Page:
The HCA was designed to be an early non-clinical screening tool to predict the safety of candidate medicines [29]; therefore, a multi-parameter assay approach was used here to generate a more detailed characterization of how the nanoparticles impact macrophage responses. It was possible to access the cellular health status plus a higher NLC-WGA uptake shown by the cellular neutral lipid augmentation when compared to the NLC without lectin. The novel lipid systems WGA grafted that are proposed here can be explored for delivering novel or repurposed anti-infective agents, targeting intracellular sites of infection, thereby helping to increase the therapeutic index of a drug in intracellular niches, while avoiding problems associated with administering high doses of anti-infectives systemically. Another promising approach would be to apply the system developed here for the prophylaxis and treatment of SARS-CoV-2 infection.

5. Conclusions

A lipid nanocarrier with the surface-functionalized with the WGA protein was successfully produced and characterized in terms of size, polydipersion index and zeta potential. The system was able to incorporate a high amount (1.5 mg/mL) of the hydrophobic model compound (quercetin), and it was released in a controlled manner via a non-Fickian diffusion-based release mechanism. The nanocarriers surface functionalization with the WGA protein increased expressively the phagocytosis by macrophages in two different internalization assays. The phagocytosis was WGA-nanocarrier concentration-dependent. The developed system demonstrates a promising capacity to deliver intracellular drugs, being encouraged to be further studied for the delivery of anti-infectives to treat intracellular pathogens. Particularly considering the treatment of diseases such as tuberculosis, the formulation developed is a promising candidate for pulmonary administration.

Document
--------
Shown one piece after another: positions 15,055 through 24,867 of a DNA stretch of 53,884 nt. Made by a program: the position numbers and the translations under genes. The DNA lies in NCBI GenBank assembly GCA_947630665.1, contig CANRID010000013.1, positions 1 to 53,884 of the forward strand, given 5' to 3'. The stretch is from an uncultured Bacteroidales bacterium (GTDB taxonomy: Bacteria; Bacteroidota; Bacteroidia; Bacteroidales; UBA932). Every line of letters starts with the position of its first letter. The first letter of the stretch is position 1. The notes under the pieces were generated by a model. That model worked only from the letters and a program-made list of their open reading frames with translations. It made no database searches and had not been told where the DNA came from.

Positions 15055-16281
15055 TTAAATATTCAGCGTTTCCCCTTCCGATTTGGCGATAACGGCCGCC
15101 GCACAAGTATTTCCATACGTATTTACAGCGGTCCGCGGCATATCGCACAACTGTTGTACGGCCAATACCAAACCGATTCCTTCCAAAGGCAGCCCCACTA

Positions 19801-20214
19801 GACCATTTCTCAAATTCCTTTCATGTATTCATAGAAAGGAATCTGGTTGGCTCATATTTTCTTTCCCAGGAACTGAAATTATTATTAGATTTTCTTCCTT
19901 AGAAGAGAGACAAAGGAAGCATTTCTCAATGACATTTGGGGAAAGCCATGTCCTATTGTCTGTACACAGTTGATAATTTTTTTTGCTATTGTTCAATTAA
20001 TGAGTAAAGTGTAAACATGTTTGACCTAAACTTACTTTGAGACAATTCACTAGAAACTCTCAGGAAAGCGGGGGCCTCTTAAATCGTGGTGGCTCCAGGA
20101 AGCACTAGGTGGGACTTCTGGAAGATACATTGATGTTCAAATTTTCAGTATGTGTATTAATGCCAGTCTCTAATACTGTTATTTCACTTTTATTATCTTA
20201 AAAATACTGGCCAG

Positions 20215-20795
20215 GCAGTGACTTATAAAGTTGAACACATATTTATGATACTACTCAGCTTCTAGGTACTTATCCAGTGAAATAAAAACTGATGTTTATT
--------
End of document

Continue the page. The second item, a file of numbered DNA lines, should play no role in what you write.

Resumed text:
Author Contributions

Conceptualization, G.H. and C.L.D.; methodology, G.H., J.B., A.S.V.J., G.R.V., A.G.D.B., L.d.S.P. and D.F.R.; formal analysis, G.H., J.B., G.R.V.; investigation, G.H.; resources, C.L.D., H.F.T. and P.E.A.d.S.; data curation, G.H., A.S.V.J., V.C.Y., J.B., G.R.V., M.A.H., D.F.R.; writing—original draft preparation, G.H.; writing—review and editing, all authors; visualization, all authors; supervision, C.L.D., H.F.T. and P.E.A.d.S.; project administration, C.L.D.; funding acquisition, C.L.D. All authors have read and agreed to the published version of the manuscript.


This research was funded by CNPq, Grant Nos. 422569/2016-0, 440619/2014-9, and 404966/2018-7, and FAPERGS 16/2551-0000178-2. Open Access Funding by the University of Vienna.

Institutional Review Board Statement

Not applicable.

Informed Consent Statement

Not applicable.

Data Availability Statement